I consulted to a school with students, ages 17-23, who had dropped out of their local high school. They were poor, of many ethnic and cultural backgrounds. Some were homeless; some had kids of their own. Their choice to return to public education was a triumph of optimism and willpower over the conditions of their lives. Each morning, when they hauled themselves out of bed to come to school, they triumphed against the odds.
Few had done much traveling; their neighborhood cultures were the cultures they knew. When they went to job interviews or college open houses, they were stepping outside their comfort zones. Some staff members coached these students to pull up their pants, take off their hats, look the interviewer in the eye, and speak differently— all things that most ungenerously can be said to “act white.” The students were urged to code switch.
The students were not totally ignorant of the ways of the world: if the interviewer was a middle aged white man, they knew they had a better chance of being hired if they spoke his slang and didn’t look “threatening.” In a similar fashion, it is a lesson that many kids of color learn from their families when dealing with police—“don’t look threatening”–a lesson I never had to drill into my own kids.
A Black colleague told me that code switching is multi-faceted; each student of color has to weigh the benefits and costs. He told me that in his experience, code switching was no guarantee to get the job, once the employer saw the color of his skin, or heard the accents of many kids of color. And if the students of color did get the job, they would have to repress the same fundamental parts of their culture every day, for as long as they held the job—an act some felt would betray their family’s values and heritage. My colleague said no one ever explores the cost of that betrayal.
I talked with that colleague about our Latino student Jerome, who was going to a job interview—with his pants hanging low, and his baseball cap on backwards. My colleague said it was not my place to urge Jerome to pull up his pants and take off his hat; there was no guarantee that stripping himself of his identity would land him the job. “And what message are you telling Jerome about how you value who he is?”
I asked, “Is there anything I can say to Jerome, given that there is so much prejudice against young men of color who look and sound like him?”
He said, “Tell Jerome whether you would hire him looking like that.”
The comment took my breath away. I stood in stunned silence. Then I stammered out, “Well, yeah I know and love Jerome. I would hire him. I can’t say that the interviewer would do so. I don’t know who the interviewer is. I don’t know if it’s worth it for Jerome to code switch.” And then, risking much honest shame, I said, “I’m not sure I would hire Jerome if I didn’t know him.”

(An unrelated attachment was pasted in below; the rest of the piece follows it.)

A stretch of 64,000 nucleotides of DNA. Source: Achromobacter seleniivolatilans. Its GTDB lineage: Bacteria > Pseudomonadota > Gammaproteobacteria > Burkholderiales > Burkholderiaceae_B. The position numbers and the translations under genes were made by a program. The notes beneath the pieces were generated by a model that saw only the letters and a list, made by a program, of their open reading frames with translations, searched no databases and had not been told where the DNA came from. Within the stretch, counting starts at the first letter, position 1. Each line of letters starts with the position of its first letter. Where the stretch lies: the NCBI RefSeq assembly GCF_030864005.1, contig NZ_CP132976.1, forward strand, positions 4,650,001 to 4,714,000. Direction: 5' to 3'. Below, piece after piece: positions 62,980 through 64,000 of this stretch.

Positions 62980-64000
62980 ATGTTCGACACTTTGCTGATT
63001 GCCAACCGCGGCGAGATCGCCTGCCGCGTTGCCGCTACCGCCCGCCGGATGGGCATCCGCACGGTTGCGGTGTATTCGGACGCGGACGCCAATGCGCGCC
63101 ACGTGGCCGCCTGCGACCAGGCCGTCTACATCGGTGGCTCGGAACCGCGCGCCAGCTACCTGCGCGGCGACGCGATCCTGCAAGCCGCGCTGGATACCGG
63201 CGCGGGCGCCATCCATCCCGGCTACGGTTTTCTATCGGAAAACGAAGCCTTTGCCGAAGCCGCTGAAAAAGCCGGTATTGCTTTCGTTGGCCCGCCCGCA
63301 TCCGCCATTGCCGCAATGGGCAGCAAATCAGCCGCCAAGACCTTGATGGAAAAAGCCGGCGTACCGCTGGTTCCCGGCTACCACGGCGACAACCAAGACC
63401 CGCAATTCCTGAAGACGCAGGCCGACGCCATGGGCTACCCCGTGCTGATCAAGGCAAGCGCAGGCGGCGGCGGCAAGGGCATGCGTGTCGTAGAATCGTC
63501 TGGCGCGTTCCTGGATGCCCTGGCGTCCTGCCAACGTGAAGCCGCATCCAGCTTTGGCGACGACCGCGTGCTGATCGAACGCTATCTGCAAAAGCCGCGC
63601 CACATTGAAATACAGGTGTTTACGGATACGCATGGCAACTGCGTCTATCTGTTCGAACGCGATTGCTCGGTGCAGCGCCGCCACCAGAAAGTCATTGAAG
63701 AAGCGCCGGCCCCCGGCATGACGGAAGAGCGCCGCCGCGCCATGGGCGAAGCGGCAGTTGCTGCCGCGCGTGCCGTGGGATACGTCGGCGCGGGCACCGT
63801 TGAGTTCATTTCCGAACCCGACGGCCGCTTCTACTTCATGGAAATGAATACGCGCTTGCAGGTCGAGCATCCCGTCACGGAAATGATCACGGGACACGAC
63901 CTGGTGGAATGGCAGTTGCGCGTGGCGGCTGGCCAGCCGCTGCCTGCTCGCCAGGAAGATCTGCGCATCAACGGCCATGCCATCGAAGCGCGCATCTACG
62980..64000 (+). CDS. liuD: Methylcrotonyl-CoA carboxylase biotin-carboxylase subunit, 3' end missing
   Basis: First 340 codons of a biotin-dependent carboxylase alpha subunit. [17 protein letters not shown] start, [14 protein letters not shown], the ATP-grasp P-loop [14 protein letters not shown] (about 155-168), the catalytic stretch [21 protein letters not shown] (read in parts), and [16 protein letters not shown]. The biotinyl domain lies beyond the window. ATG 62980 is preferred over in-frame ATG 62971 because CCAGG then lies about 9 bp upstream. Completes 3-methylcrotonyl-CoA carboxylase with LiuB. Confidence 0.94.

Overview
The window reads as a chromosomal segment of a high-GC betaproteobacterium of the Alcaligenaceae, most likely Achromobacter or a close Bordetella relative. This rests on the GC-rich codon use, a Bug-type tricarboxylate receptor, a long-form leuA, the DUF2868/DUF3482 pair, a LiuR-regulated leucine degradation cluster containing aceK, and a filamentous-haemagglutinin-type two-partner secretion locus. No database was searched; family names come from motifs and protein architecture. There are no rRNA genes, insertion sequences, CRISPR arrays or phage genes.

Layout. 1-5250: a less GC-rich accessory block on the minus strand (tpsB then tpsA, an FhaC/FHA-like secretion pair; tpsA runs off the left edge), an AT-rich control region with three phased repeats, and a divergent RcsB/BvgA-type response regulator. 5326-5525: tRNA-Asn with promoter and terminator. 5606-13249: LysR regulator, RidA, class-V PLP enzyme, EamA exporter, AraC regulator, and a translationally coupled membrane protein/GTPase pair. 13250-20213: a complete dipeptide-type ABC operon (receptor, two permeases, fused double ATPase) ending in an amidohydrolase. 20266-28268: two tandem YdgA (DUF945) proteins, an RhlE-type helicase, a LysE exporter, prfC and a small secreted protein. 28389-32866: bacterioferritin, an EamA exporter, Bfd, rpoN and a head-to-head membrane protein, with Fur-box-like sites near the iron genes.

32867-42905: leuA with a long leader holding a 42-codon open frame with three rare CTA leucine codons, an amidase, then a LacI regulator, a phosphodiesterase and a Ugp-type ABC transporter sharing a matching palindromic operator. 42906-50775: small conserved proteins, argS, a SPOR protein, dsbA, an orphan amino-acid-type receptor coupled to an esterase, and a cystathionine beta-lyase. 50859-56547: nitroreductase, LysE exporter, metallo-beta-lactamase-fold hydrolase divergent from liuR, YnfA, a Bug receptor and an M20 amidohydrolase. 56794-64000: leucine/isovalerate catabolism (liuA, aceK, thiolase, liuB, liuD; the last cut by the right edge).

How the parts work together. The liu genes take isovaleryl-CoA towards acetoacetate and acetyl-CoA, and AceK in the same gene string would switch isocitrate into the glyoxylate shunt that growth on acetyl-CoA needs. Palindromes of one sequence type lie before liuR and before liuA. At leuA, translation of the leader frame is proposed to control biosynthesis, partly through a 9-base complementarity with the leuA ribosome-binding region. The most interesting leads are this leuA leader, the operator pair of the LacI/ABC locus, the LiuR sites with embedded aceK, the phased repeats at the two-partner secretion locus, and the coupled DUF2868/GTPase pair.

We stood again in silence. I felt so confused. I think my colleague appreciated my honesty.
He said, “That’s what you tell Jerome, that you wouldn’t be sure if you would hire him dressed like that. Be honest. It’s his world to navigate. Your honesty teaches him more than your assumptions about that job. Be honest with him.”
There are many voices urging schools to explicitly teach job readiness skills. Lost in this push to make our students employable is silence about the forces that compel students of color to code switch when seeking a job—and the costs of code switching. That silenced dialogue (thanks to Lisa Delpit for the phrase) avoids delving into the terrain of power and race, like teaching physics in a make-believe world that has no friction.
One hundred years ago, John Dewey, noting the ever-evolving content of school subjects, stated that the one absolute curriculum in American schools should be democracy–a democracy that has never achieved equality of power and opportunity for all of its residents. Like physics and employment skills, the curriculum of democracy needs to be filled with the friction of real life, the frictions of class, power, race, and privilege.
There are many different versions of democracy and employment skills for us to reference in schools. Should I tell my outspoken idealistic student not to mention in a job interview that he is a socialist, despite the fact that it is legal to be one—it’s not a good employment attribute, right? It is okay to teach job skills—but we don’t teach union organizing as a job skill. Many adults urge Jerome and his friends to code switch—without assessing the cost versus benefit for Jerome to maintain his place in an environment that demands only some people code switch, and in so doing, help to maintain that inequitable environment.
There were so many—too many– lessons to be aware of in a conversation with Jerome. Dewey said to lean into democracy. Others would focus on power and prejudice. I went with honesty. Jerome could use my honesty to add to his understanding of the world he has to navigate, more than he needed my assumptions of his world, his employability, and his self-worth.